We can consider innovation simply as "Invention x Commercialization." As MIT Professor Bill Aulet described in his course (available in MIT OpenCourseWare), you need both an invention and commercialization of that invention if it is innovation. In other words, "innovation is something different that creates value." This "something" refers to products, technologies, services, processes, business models, and more. "Different" commonly amazes people. After all, the dictionary defines innovation as "something new." But here's the point: The iPhone, one of the most frequently cited innovations, was not a new thing. Even Steve Jobs confirmed that Apple would be releasing three products: a widescreen iPod with touch controls, a mobile phone, and an internet-connected device. The iPhone was "different" because it merged all three devices into one. "Creating value" is solving the problems experienced by many people. All innovations solve problems; solving problems creates value.
When it comes to corporates, they have basically two types of choices: Open and Closed Innovation. In closed innovation, a company just relies on its internal resources. All improvements and developments come from internal teams, and the information is not shared with the public. On the other hand, open innovation refers to when an organization does not rely solely on its internal knowledge, sources, and resources (such as its staff or R&D) to drive the innovation process. The large company also relies on multiple external sources, including but not limited to customer feedback, published patents, startups, external agencies, and the youth. The scope of the innovation process consists of the innovation of products, services, business models, processes, and more.
When you think about open innovation, you might end up with the two sides of it. The first is the "outside-in" part. External ideas and technologies are integrated into the large company's innovation process. This is the most prominent part of open innovation. The other, less well-known side is the "inside-out" part, in which un- and underutilized ideas and technologies within the organization are enabled to move outside and be incorporated into the innovation processes of others.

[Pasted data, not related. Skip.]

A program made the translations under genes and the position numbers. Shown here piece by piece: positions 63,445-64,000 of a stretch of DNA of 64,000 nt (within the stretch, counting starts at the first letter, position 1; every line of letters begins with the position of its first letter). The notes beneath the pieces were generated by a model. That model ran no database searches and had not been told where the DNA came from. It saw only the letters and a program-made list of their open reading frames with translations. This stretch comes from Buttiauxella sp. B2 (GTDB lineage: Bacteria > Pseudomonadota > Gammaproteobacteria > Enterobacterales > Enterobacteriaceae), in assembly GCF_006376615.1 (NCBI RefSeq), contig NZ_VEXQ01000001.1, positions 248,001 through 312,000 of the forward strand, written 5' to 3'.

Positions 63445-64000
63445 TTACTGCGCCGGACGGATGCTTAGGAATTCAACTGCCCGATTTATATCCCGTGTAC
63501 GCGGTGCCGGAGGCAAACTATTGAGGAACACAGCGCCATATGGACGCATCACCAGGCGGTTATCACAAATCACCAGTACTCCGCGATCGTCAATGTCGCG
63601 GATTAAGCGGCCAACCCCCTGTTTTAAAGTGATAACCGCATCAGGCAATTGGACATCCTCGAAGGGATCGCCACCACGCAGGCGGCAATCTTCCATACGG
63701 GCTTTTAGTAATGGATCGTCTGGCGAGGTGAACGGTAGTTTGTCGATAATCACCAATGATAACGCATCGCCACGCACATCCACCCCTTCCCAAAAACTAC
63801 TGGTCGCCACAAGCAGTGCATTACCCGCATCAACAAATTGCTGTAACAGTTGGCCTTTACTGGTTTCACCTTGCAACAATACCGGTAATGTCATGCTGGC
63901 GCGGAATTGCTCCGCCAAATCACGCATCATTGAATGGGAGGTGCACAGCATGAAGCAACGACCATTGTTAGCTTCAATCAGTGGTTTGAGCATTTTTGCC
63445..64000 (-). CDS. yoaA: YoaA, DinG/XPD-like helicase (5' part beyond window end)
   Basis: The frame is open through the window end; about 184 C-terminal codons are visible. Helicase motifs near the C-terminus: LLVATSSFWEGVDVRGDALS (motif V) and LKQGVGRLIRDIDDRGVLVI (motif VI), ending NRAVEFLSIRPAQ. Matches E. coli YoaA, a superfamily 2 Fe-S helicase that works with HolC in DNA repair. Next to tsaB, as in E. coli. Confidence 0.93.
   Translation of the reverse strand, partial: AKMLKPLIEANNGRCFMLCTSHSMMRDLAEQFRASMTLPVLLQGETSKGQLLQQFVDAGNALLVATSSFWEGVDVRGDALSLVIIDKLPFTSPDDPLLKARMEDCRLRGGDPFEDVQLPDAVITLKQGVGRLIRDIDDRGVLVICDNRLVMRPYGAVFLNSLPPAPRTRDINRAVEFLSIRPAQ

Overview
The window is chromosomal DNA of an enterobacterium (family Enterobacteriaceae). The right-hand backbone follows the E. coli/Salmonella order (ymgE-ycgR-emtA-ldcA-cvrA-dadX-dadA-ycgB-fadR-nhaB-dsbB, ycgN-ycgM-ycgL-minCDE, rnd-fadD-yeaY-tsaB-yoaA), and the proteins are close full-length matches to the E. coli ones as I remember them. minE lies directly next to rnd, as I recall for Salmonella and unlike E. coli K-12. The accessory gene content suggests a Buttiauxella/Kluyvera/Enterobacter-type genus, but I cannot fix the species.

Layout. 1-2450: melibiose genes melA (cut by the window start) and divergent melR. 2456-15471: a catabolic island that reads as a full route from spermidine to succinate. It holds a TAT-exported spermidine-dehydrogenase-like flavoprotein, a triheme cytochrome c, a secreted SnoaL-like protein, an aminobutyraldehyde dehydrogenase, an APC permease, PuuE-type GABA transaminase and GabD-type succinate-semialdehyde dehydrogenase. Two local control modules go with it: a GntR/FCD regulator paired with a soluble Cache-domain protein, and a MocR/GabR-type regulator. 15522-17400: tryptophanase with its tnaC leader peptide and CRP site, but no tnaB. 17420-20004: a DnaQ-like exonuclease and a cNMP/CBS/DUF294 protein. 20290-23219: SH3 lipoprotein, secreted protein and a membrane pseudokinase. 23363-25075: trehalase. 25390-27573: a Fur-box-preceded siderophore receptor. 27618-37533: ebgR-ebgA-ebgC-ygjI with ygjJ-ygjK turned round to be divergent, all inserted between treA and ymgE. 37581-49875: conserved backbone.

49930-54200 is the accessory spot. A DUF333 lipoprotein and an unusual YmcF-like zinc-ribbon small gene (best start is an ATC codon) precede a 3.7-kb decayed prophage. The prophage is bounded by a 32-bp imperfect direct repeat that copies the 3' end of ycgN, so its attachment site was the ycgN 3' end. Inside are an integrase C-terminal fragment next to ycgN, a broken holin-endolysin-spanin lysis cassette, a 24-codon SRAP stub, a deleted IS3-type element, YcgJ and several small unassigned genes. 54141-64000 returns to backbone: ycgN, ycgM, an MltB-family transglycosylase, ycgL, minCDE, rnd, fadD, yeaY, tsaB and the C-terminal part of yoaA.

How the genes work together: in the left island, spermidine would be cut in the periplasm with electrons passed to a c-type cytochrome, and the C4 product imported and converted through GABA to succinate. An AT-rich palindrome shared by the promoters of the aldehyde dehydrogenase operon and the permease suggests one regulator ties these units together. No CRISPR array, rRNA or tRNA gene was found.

At Hackquarters, we partner with corporates to move their innovation strategy forward. In our programs, corporates benefit from different sources for outside-in open innovation. For example, in our Hackzone Accelerator Program with Allianz Turkey, the participant startups got into PoC processes to improve the products, services, and internal operations of Allianz Turkey to create the value Allianz Turkey offers its customers. Hackathons are another type of event that creates value for both participant startups and corporates with the outcome of PoCs. Also, we deliver hackathons for corporates to feed them with the ideas coming from the youth. Ideas from fresh minds can show us the angles we could not see before. That's why hackathons are highly meaningful to corporates. We saw an excellent example of it in the KazandıRio Hackathon we delivered with Pepsico Turkey and KazandiRio in January 2022.